- Development & Aid
- Economy & Trade
- Human Rights
- Global Governance
- Civil Society
Thursday, September 18, 2014
- “No one will pay for the damages when work at the mine has finished,” says María del Rosario Velásquez, who lives in a town near the Oasis mine 100 km southeast of the Guatemalan capital. The Canada-based Tahoe Resources company plans to extract gold, silver, zinc and lead from the mine.
Velásquez is not so sure that the mine will bring benefits to her hometown, San Rafael Las Flores. But she is sure of the risks that it poses to the environment.
“We know it will cause a great deal of pollution, which is why we are opposed to this project. The only one here benefiting from this is the mayor,” she told IPS.
Anti-mining sentiments flared up again in Guatemala after the new right-wing president, retired General Otto Pérez Molina, signed a “voluntary agreement” on Jan. 27 with the extractive industries business association, to increase royalties paid by the companies. The deal will be in effect until an amended mining law is passed by Congress.
In the accord, which is non-binding, the industry agreed to increase royalties from one to five percent for gold mining, from one to four percent for silver, and from one to three percent for metals like nickel, lead and zinc.
Pérez Molina says the increase in royalties, which according to the government’s estimates will rise from 53 million dollars a year to between 80 and 93 million dollars, is a major achievement.
However, not only is the increase voluntary, but the agreement states that it will not be applied if international prices drop below 975 dollars per ounce for gold (the current price is 1,730 dollars) or below 16 dollars per ounce for silver (now at 33.70 dollars).
Environmentalists, universities and local communities opposed the agreement, arguing that the debate on the activities of the mining industry must go beyond the issue of royalties and take into account questions such as natural resources, the environment, the development of local communities, and what real benefits the industry brings to the country.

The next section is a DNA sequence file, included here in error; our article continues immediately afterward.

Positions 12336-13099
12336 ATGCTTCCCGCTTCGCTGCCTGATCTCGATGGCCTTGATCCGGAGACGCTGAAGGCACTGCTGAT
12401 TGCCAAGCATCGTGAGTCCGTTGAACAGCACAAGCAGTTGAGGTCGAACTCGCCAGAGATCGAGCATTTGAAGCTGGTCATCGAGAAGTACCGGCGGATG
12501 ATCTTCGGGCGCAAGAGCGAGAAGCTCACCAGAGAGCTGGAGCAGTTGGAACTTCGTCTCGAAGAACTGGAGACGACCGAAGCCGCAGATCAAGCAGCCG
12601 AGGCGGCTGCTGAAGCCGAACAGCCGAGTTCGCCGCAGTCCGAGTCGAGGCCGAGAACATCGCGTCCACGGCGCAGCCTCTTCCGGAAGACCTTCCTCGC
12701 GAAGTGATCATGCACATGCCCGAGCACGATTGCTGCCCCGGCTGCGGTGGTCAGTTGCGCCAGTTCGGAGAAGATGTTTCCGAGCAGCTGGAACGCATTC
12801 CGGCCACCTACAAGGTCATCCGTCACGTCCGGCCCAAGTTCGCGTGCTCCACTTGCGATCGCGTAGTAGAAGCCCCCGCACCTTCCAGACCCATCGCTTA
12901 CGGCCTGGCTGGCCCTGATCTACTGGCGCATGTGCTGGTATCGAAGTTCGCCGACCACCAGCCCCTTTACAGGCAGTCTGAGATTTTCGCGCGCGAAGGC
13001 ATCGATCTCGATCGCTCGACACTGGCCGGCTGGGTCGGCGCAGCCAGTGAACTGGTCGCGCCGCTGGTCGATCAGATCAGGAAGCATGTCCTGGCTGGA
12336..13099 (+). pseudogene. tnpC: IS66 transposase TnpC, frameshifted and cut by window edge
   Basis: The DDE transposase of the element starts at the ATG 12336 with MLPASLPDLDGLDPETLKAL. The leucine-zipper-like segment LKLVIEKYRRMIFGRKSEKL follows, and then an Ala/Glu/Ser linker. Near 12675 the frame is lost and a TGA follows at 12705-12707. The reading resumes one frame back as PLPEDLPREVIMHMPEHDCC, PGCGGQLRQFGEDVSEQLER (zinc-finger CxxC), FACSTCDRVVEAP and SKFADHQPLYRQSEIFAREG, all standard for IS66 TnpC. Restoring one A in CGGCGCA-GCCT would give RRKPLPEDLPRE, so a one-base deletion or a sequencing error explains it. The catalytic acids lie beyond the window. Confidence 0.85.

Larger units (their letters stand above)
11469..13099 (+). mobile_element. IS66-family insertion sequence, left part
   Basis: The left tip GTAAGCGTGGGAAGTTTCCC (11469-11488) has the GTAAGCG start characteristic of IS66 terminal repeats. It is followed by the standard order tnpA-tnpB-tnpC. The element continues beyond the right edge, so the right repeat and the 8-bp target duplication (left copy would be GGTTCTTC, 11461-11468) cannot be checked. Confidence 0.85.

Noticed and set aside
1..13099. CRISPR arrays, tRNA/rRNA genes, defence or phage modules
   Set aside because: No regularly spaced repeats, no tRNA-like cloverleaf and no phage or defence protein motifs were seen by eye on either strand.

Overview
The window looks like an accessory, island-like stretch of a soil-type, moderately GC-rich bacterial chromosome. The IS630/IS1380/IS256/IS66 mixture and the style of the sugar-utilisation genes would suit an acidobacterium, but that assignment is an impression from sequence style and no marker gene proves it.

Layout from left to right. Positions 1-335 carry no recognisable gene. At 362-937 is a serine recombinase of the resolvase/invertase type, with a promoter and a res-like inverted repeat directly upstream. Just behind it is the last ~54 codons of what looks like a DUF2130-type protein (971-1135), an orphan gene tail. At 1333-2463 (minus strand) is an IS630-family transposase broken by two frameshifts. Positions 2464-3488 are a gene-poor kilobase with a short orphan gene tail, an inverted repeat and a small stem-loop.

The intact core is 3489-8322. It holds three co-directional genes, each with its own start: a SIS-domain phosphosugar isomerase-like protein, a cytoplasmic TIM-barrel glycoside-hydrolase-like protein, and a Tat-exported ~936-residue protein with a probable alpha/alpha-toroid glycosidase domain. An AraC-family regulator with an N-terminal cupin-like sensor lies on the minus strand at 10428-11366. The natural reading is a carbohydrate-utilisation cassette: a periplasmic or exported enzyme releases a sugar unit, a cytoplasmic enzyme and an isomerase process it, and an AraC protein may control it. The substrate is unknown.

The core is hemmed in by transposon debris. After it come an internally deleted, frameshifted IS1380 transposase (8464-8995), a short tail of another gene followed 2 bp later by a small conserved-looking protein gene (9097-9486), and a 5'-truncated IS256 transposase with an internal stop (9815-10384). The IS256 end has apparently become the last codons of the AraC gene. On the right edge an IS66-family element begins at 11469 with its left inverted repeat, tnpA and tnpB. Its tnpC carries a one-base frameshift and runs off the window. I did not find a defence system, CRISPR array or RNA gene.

Velásquez says her community will see no benefits from the rise in royalties to be paid by the mining industry, which on the other hand “will definitely cause us harm.”
Raúl Maas at the Rafael Landívar Jesuit university’s Institute of Agriculture, Natural Resources and the Environment told IPS that mining of precious metals like gold and silver should be suspended in the country “because the conditions are not in place for it to be adequately carried out.
“The activities of this industry should be based on three basic criteria: they should be sustainable, profitable, and socially and environmentally responsible,” he said. “But in the case of Guatemala, only the second one is met.”
The expert said the voluntary agreement on mining royalties is not sustainable “because there is no law to enforce it. At any rate, these discussions must go beyond whether we charge royalties of five, six or seven percent.”
Maas said Guatemala needs to decide what kind of development it wants. “But the environmental impact of mining is an issue that has not been addressed, and the clean-up of damaged areas is not included in the current mining law.